CHEF KANG NOODLE HOUSE REVISITED – Wanton mee in a Toa Payoh industrial estate

The last time I had this wanton noodle was in late 2019.

I had eaten at Chef Kang’ prawn noodle eatery also in Toa Payoh before strolling over to his wanton mee stall which is set in an idyllic industrial estate canteen.

I told myself that I will need to revisit the wanton mee stall as I reviewed it after having some food fatigue as I had the prawn mee earlier.

You will see that my comments on the wanton mee were rather cursory as all the blood had rushed to feed my food comatose , and I could hardly remember my mother’s name, let alone share culinary insights

So my second visit was more than a year later, after I have gone round wantonly eating wanton mee at different locations for one year.

I do like the location of his wanton mee place as parking is easy to find as there are ample lots all around as you turn into Jackson Square, which houses a few blocks of industrial office buildings.

My first thought when I approached the canteen was the same welcoming impression I had the first time – a little old school nostalgic and peaceful.

I am here at almost 10 am on a Saturday morning and the whole place was cool as a cucumber with stylish shades 😎.

A gentle breeze wafted agreeably around the sitting area while trees rustled nearby, giving help to 8 industrial fans mounted on the ceilings.

Happily when I arrived, I was third in the queue so I got my food in no time.

I noticed the whole time I was there that the queue was constant but ebbed and flowed lazily and it moved quite fast. So expect an acceptable wait of 10-20 mins to get your food.

They had moved the pricing from $5 for a standard bowl in 2019 to $6 today.

You’ll be forgiven for thinking that it was a little expensive at that price, and the portions don’t look like it could feed an oversized hippo like me with muscles threatening to break out at any time (since the 80s)

But trust me, I was quite full after consuming that standard bowl.

And the pricing really wasn’t too bad considering that the chunks of Char siew were generous and sliced quite moderate to thick so you have a good mouthful.

And you need to fish out the two wantons that had sunk to the bottom of that milky soup to realise that they were ample and succulent.

Many of us have very specific likes and dislikes in the style of our noodles. And we tend to start assessing a particular dish we are eating with our biases unchecked unwittingly, and start saying that particular stall’s offering is good, average or compelling really because of such biases.

So straight out I’m going to say that Chef Kang’s style is more akin to what I term as the “HongKong Style” – light thin airy noodles, sauce is usually a dark sauce with some sesame oil glazing, chilli is usually a savoury sort given on the side and not mixed in.

I usually prefer the “Singapore Style “ sort for want of a better word – noodles are usually slightly thicker and more dense and even a little slippery. The chilli base is more old school, a little savoury sometimes with a hint of ketchup or vinegar mixed throughly into the noodles.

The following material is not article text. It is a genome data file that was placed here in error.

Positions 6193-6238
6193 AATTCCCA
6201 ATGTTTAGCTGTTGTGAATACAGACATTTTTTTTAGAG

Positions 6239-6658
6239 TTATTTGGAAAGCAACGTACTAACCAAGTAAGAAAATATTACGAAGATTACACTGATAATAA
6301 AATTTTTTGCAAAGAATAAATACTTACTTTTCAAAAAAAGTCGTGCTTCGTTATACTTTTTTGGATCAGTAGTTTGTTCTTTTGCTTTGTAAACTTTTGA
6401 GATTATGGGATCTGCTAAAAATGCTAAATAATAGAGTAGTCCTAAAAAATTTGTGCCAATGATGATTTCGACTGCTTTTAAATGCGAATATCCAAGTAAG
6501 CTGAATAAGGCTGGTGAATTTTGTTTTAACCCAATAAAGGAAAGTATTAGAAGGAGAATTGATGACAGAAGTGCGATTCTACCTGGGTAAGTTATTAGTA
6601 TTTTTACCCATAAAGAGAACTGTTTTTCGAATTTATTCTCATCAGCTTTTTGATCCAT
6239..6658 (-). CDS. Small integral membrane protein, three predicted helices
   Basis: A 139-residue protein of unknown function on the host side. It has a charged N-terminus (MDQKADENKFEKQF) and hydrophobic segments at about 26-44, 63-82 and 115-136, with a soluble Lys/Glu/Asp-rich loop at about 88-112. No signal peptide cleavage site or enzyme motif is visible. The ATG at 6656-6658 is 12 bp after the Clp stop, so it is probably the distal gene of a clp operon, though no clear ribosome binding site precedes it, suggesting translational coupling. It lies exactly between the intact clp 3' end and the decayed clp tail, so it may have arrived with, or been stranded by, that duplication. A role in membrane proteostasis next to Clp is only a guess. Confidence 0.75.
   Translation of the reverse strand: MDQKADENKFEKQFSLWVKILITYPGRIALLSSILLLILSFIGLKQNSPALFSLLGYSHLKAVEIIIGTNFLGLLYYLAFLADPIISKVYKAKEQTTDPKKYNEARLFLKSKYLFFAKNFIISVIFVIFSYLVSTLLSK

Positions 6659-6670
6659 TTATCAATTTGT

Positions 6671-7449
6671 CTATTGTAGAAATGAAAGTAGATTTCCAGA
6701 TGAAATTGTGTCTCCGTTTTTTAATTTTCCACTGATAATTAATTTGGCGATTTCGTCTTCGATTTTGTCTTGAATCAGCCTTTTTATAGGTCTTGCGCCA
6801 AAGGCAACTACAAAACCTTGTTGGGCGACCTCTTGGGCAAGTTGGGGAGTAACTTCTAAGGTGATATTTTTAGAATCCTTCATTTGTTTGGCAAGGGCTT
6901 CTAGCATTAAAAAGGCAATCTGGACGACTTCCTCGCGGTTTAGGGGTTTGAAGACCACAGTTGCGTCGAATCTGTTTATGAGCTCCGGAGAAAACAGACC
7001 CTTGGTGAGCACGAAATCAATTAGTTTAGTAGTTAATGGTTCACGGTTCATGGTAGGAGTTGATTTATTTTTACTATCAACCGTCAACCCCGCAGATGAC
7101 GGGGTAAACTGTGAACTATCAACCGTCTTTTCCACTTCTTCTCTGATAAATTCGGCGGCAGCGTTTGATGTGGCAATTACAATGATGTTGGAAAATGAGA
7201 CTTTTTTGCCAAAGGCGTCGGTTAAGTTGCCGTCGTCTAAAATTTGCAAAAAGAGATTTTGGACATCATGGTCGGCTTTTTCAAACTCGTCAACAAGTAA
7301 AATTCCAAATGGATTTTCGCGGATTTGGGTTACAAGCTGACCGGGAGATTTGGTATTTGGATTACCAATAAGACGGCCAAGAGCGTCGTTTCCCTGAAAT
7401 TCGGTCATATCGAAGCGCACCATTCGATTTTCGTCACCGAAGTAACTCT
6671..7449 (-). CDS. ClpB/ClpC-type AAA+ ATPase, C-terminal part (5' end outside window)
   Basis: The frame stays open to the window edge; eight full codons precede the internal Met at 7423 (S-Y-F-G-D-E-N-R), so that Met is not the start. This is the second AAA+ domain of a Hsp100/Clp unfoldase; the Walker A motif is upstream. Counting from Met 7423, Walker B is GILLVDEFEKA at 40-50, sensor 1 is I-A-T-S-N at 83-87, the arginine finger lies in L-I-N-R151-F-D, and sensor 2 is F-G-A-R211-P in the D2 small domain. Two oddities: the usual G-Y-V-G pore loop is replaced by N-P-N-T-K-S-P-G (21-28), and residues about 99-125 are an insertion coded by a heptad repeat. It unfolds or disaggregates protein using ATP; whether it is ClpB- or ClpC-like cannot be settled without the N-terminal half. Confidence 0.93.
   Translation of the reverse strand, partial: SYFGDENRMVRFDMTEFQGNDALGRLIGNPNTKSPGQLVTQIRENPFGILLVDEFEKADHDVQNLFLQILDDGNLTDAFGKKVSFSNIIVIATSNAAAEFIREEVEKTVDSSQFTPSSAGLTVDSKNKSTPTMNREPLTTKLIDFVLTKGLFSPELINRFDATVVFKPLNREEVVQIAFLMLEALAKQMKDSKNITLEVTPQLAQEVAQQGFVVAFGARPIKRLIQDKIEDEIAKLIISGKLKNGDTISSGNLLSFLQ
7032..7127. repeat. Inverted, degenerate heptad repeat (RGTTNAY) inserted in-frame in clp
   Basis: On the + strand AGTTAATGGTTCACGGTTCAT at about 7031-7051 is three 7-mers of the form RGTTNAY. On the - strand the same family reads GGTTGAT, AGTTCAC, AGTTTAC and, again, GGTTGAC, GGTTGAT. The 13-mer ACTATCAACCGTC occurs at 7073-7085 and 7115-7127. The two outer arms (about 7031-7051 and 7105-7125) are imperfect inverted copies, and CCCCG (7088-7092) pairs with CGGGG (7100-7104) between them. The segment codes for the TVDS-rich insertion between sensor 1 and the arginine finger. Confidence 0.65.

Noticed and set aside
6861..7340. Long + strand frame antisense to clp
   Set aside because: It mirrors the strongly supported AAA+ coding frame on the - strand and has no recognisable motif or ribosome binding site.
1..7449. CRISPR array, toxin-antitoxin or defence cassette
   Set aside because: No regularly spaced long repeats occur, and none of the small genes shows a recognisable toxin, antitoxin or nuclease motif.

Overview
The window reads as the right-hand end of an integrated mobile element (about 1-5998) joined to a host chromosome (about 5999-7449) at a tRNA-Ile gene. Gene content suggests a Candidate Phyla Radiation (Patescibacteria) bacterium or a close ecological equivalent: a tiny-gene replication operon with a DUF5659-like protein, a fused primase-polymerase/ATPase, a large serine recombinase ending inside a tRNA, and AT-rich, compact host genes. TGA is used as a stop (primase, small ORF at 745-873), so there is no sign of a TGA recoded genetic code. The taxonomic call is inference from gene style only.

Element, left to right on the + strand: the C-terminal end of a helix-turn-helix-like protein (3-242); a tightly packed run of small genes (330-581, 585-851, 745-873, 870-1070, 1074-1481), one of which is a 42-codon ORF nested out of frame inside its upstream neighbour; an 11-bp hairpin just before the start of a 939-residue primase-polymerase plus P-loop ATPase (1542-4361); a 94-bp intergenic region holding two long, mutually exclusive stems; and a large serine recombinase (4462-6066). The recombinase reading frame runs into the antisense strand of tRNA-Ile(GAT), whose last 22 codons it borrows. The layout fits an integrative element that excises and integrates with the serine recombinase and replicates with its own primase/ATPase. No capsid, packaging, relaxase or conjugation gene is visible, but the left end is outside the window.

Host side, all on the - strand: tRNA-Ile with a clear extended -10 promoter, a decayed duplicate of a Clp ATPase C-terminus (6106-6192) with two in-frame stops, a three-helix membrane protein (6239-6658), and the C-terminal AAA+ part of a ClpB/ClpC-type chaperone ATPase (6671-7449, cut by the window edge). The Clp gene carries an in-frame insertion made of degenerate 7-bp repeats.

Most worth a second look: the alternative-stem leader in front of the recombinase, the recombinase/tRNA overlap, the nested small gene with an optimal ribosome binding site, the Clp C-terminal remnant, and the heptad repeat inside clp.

Lard of course is added to help lift the orgasmic Richter scale.

So I reminded myself not to be influenced by the fact that Chef Kang’s offerings is clearly of the former option, and I should not be biased by, or looking for the style I like.

The Noodles

The noodles were very well done – al dente, springy and not over cooked. It has a nice bite throughout.

Those who like their noodles drowned in a haunted well or who need help chomping with motorised dentures should be warned.

The Sauce

The sauce to me was the only fly in the ointment so to speak (just a figure of speech there were no flies around I assure you).

It wasn’t bad mind you – it was robust and perhaps a tad salty for my liking but I found it a little one dimensional.

It didn’t rock my world.

The Chilli

Chilli was adequate but didn’t make sweet love to me.

It was United Nations.

Status Quo, neither here nor there, does its job but not heroic, provides support but not flair.

Too neutral, needs funding, lacks focus.

The Char Siew

The char siew was above average.

It had a nice lean meat/fat mixed quotient and I would say they were delicious.

Well delicious enough.

But I wouldn’t wake up in the middle of the night, think about it and cry myself to sleep with Journey’s Faithfully playing, like I would over the Tiong Bahru Armpit char siew.

The Wantons

Wantons were near perfect – nice juicy and succulent. It didn’t taste like it had Ti Poh (crispy flat fish) mixed with the minced pork which adds quite a zing.

This would have moved it to a different level.

The Soup

The soup was better than most places, some of whom think accidentally tossing in a few anchovies to some water constitutes stock.

Chef Kang obviously boiled their stock with probably chicken bones giving it a milky texture.

Would I Tic Tock?

So overall ?

A more than decent bowl of wanton mee and I am sure a lot of people would proclaim it near restaurant quality, and do the Mexican Wave.

I was suitably impressed.

I wouldn’t bear additional children with Chef Kang’s Wanton Mee or after eating, change into leotards and do a Tic Tok of Beyoncé’s Single Ladies in front of the stall.

But I would eat it happily whenever I am in the vicinity of beautiful, languid and nostalgic Toa Payoh.

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